The multibillionaire inventor of the “Airblade” hand dryer, and a revolutionary vacuum cleaner and hair dryer, James Dyson, commenting on the theme of the importance of structural engineering in building design, said that his first inspiration about engineering and design was a teacher in the Royal College of Art, who said: Structure is architecture.
The Building Design’s Primary Needs
Building design is a bit like Abraham Maslow’s hierarchy of needs, if primary needs are not met, there is no point speaking of the “higher needs”. If a building does not stand up, safely hold its occupants, and provide safe and accessible space, there is no need to mention natural light, the feeling of space, or the building and maintenance costs.
Moving Towards an Industrial Modern Design
Recent interior architecture has moved in an “industrial modern” direction, in which expensive restaurants, gyms, or even churches may have exposed joists and rafters, HVAC ducts, wiring conduits, etc. This echoes the importance of structural engineering in building design–that design can emulate or expose engineering, benefiting both.
Robert Maillart was one of the most influential and pioneering reinforced concrete bridge builders of the 20th Century. His trademark was to expose all structural elements, minimize them, and to remove anything that did not actually bear loads. In doing so, he simultaneously built economical structures, which could win bids for their low materials and labor prices, while at the same time creating masterpieces which were slender, elegant, and recognized more by architects than by traditional engineers and builders. His greatest standing monuments are slender reinforced concrete arches which span spectacular river chasms in Switzerland and Germany. His enduring influence is a testament to the Importance of Structural Engineering in Building Design.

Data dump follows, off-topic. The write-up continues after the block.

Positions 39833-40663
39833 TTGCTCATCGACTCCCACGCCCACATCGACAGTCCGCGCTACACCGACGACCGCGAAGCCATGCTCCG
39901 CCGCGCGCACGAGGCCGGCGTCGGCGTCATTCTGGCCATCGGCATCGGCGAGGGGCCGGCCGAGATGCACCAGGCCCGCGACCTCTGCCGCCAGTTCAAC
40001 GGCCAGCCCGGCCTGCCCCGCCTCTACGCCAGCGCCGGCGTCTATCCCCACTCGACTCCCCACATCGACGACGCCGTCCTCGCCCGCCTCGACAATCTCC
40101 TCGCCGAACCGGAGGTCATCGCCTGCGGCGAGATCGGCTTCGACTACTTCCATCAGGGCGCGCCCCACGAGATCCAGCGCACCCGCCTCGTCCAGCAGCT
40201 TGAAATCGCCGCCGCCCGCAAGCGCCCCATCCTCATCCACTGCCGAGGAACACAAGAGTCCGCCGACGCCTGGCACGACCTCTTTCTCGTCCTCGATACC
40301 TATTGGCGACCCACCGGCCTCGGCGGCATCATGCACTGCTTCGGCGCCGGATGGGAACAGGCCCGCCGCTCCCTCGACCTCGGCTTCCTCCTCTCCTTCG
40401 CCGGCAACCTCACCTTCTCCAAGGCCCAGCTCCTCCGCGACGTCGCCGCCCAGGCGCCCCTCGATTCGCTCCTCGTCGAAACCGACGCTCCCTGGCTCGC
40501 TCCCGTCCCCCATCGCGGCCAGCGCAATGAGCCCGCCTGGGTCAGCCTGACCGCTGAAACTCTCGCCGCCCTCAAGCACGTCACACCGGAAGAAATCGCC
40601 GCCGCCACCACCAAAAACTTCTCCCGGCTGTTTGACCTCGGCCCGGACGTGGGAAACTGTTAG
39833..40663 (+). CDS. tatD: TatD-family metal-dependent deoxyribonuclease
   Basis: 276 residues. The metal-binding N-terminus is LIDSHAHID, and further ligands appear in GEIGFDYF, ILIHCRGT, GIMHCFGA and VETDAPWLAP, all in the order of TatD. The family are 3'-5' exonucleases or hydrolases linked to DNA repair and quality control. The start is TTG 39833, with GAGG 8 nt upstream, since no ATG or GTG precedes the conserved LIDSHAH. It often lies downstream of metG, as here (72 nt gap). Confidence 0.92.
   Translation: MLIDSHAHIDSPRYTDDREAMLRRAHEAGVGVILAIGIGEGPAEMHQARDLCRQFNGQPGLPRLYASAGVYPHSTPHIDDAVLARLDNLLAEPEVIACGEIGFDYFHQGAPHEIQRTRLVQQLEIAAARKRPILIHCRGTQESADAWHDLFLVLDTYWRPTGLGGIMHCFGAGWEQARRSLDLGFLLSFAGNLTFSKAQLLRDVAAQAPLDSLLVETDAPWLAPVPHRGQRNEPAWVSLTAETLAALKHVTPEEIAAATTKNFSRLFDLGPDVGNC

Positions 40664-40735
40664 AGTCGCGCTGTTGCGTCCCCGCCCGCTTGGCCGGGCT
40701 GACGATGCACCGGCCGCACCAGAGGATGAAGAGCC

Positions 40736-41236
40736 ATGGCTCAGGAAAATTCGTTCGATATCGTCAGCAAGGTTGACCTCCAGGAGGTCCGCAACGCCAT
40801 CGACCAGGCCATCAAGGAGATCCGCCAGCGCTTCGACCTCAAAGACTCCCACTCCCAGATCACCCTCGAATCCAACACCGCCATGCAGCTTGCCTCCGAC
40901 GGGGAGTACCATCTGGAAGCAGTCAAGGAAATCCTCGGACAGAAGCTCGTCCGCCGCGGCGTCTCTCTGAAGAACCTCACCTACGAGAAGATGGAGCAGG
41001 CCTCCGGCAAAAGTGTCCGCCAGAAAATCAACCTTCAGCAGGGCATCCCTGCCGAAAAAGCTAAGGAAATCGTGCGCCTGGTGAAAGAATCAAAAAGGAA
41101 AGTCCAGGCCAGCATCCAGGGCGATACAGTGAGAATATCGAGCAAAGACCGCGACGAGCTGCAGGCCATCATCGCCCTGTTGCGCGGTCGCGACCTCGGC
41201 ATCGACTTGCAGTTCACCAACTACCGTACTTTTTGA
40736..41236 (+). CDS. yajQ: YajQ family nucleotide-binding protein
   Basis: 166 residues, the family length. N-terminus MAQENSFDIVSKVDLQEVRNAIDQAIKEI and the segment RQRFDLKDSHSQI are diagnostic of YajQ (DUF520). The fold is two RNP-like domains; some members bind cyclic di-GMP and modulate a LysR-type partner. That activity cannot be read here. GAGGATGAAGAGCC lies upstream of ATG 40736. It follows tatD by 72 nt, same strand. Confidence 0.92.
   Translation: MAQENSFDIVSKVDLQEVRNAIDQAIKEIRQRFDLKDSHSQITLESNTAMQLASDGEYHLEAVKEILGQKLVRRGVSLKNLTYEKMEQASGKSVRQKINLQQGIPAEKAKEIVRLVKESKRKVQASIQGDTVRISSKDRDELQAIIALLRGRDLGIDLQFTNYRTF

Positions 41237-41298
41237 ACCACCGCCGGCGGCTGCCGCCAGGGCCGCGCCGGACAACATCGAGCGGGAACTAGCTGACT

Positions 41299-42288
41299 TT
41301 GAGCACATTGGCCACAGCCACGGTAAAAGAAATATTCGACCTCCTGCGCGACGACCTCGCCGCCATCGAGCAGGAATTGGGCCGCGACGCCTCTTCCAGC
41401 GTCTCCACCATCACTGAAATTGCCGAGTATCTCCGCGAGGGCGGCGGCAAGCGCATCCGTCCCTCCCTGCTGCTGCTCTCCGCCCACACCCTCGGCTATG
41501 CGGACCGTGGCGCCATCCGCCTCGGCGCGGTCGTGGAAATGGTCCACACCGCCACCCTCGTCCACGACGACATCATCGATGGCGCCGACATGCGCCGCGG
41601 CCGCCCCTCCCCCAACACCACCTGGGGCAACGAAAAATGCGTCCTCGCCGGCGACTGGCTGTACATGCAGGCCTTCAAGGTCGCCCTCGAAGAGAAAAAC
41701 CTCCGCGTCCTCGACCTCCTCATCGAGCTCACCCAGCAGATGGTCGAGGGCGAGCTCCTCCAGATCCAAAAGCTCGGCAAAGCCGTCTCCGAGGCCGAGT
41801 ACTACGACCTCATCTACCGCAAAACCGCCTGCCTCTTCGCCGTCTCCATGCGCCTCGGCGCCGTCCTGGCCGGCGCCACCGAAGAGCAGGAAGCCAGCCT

Saving Lives: The Importance of Structural Engineering in Building Design
The minimization of elements to create designs that are structurally strong and enduring is also a process that can save thousands of lives during disasters. In Haiti, the earthquake of 2010 killed perhaps as many as 250,000 men, women, and children. Many of them were killed by their own weaponized homes. The most lethal instrument in that disaster was the solid concrete flat roof. It is not uncommon to see in the Dominican Republic and Haiti, among the aspiring middle class, a flat roof constructed of a 6” solid concrete slab. Such roofs’ self-weights can be over 75 pounds per square foot.
They absolutely depend on robust connections to reinforced columns which are properly founded in stiff soils by footings of appropriate depth, as well as reinforced interior walls, and the protection of rebar in the roof from salt air of the coast by a sufficient outer layer of concrete. Many of those elements were lacking because the average home there is built without the influence of a structural engineer, and methods for building a one-story home are multiplied into multi-story homes and retail spaces without seeing the multiplication of shear forces as weight and height multiply, in the momentary event of an earthquake. This disaster demonstrated the vital importance of structural engineering in building design.
Contact Areté Engineering for Your Structural Engineering Needs
If you need assistance developing your structural engineering plans, we’re here to help. Our team regularly serves architects, contractors, and private owners so we can help you with your commercial or residential projects.